Dr. Thema Bryant-Davis Announced as Presenter Roger Peterson Distinguished Speakers Series

The PsyD in Clinical Psychology program in New England is honored to announce Dr. Thema Bryant-Davis, Professor of Psychology at Pepperdine University, as the presenter for the Roger Peterson Distinguished Speakers Series. She will be speaking on Healing the Wounds of Racial Trauma: Moving Toward Liberation.

Dr. Bryant-Davis is a Psychology Representative at the UN World Conference Against Racism and a Past President of the Society for the Psychology of Women. She is a co-author of the upcoming Anti-Racism Handbook. She is the 2015 awardee for the California Psychological Association Distinguished Scientist Award for her research addressing trauma and oppression. She received the Early Career Distinguished Contributions to Psychology in the Public Service award. She is published in numerous peer-reviewed journals, author of the book Thriving in the Wake of Trauma: A Multicultural Guide and co-editor of the books Surviving Sexual Violence: A Handbook of Recovery and Empowerment and Foundations of Resilience: Religion and Spirituality in Diverse Women’s Lives. A licensed clinical psychologist, Dr. Bryant-Davis earned her doctorate from Duke University and completed her post-doctoral training at Harvard Medical Center.

The Roger Peterson Distinguished Speakers Series will take place on Monday, April 19th, 2021, and is open to students, faculty, and alumni from the PsyD in Clinical Psychology program.

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Dr. Shana Hormann

Dr. Shana Hormann (PhD in Leadership and Change, GSLC) was recently interviewed for Antioch University’s Writers’ Exchange Writers on Writing series. She has been an organizational consultant and professor for over 30 years. Shana currently serves with Antioch University’s Graduate School of Leadership and Change as Teaching Faculty and Senior Academic Program Developer. Her interview entitled “Healthy Practices in Collaborative Writing” can be found here.

Dr. Luane Davis Haggerty

Dr. Luane Davis Haggerty (PhD in Leadership and Change, GSLC) won the Rochester Institute of Technology’s (RIT) Four President’s Award for 2021. The purpose of this award is to recognize a current member of the faculty or staff who, through their public service have been not only outstanding professionals but also caring members of the community. In addition, she directed the production, Spoon River Anthology for RIT’s National Technical Institute for the Deaf.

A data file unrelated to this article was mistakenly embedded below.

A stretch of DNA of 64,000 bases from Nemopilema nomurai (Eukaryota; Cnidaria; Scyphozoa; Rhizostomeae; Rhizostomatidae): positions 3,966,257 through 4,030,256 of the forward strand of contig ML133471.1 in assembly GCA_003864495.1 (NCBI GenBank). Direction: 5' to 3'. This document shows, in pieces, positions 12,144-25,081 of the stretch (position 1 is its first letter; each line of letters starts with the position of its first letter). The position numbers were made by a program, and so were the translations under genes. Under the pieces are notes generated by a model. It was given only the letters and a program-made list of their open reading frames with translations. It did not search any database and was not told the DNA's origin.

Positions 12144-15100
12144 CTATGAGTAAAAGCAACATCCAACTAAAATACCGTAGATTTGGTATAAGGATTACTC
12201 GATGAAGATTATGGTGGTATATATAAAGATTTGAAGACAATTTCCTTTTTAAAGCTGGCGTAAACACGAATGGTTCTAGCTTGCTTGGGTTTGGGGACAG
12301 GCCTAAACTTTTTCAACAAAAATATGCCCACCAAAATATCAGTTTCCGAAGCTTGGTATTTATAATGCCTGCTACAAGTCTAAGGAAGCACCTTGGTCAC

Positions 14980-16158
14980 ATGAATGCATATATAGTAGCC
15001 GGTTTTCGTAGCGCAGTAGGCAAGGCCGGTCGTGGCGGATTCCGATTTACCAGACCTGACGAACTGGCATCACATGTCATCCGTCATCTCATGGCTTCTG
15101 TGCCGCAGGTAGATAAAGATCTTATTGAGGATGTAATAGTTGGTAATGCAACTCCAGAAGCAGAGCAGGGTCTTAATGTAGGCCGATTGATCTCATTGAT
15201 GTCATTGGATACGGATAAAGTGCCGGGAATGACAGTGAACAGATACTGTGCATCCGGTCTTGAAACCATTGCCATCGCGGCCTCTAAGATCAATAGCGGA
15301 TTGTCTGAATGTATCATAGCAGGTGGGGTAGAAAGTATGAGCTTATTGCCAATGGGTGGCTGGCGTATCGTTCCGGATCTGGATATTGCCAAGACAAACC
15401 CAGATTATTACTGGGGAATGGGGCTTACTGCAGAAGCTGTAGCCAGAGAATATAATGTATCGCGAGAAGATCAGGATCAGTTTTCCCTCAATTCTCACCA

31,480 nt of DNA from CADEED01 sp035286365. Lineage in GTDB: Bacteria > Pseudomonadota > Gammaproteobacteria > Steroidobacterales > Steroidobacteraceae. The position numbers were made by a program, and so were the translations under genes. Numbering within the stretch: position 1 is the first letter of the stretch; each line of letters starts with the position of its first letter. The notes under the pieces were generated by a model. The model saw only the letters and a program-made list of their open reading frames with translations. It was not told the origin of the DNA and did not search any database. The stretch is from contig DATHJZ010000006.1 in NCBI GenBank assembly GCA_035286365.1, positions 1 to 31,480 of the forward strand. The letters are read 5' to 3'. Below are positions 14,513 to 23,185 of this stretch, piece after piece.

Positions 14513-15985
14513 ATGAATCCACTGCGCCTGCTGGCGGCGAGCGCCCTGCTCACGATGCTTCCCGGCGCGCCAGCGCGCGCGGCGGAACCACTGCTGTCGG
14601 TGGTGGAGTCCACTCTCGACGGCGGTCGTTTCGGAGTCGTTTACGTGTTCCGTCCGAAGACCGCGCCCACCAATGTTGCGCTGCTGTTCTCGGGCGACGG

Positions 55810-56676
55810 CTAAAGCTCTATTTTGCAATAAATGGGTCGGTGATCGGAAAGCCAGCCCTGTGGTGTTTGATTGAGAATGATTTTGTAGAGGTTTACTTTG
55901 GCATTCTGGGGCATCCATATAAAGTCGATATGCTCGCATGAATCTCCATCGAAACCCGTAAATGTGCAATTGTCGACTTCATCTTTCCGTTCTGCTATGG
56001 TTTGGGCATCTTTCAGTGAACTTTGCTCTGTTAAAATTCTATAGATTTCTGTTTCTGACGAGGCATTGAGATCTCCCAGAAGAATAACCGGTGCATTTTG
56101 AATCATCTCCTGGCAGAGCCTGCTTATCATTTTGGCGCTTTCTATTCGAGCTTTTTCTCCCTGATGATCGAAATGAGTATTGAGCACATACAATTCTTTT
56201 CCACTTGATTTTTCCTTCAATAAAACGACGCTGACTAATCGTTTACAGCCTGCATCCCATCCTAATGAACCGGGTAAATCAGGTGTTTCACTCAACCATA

Caley O’Dwyer

Caley O’Dwyer, MA, MFT, MFA, Undergraduate Studies and MA in Clinical Psychology faculty had three poems and a drawing published in the first issue of the Sentience Literary Journal: “Night Polo,” “Certainly Valsartan,” and “Death Ruins It.” “Sentience Literary Journal is edited by a team of exceptionally talented writers who all graduated from AULA’s Undergraduate Studies Program,” said O’Dwyer. “I’m very proud to have had work included in their first issue! As I am heavily involved in both visual art and creative writing, it was fun to pair the two for my poem “Death Ruins It.” O’Dwyer’s poems have appeared

Dr. Adonia Lugo

Dr. Adonia Lugo, Chair of the MA in Urban Sustainability, spoke on “The Human Infrastructure of Sustainable Transportation Systems: Human-Powered Mobility and Just Transition” as part of the UCLA Perloff Lecture Series on Thursday, February 18, 2021. Presented by the UCLA Department of Urban Planning and the UCLA Institute of Transportation Studies, the Perloff Lecture Series brings in national experts to talk on a range of topics around transportation, race, and equity.  

Mary Sutton

MA in Urban Sustainability alum Mary Sutton published had her article “Using Cooperatives to Empower Formerly Incarcerated People—An L.A. Story” published in the Nonprofit Quarterly. Mary is a social activist, artist, and designer of the Collective Remake, a non-profit she started during her studies in the Urban Sustainability program. Mary works full time to move the project forward while a student in the PhD in Leadership and Change program.  She writes: Throughout the world, cooperatives are engaging people in prison and individuals who have been released from the carceral system to create dignified work that benefits the individual and the

Nia Keith ’09

Nia Keith ’09 (New England, MS) presented “Climate Justice, What Does it Mean and What Can You Do?” on via Zoom in her role as the Statewide Climate Change Education Manager at Mass Audubon in partnership with the Chelmsford Climate Action Team. Keith previously served as the Director of Professional Development at the Museum of Science in Boston and has facilitated workshops and webinars around the world on topics such as STEM education, DEI, and environmental justice.

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Antiochians actively reflect these shared values to inspire positive change in the world. Common Thread is where we document the stories that showcase our communities actions, so the change we work for can be shared widely.  

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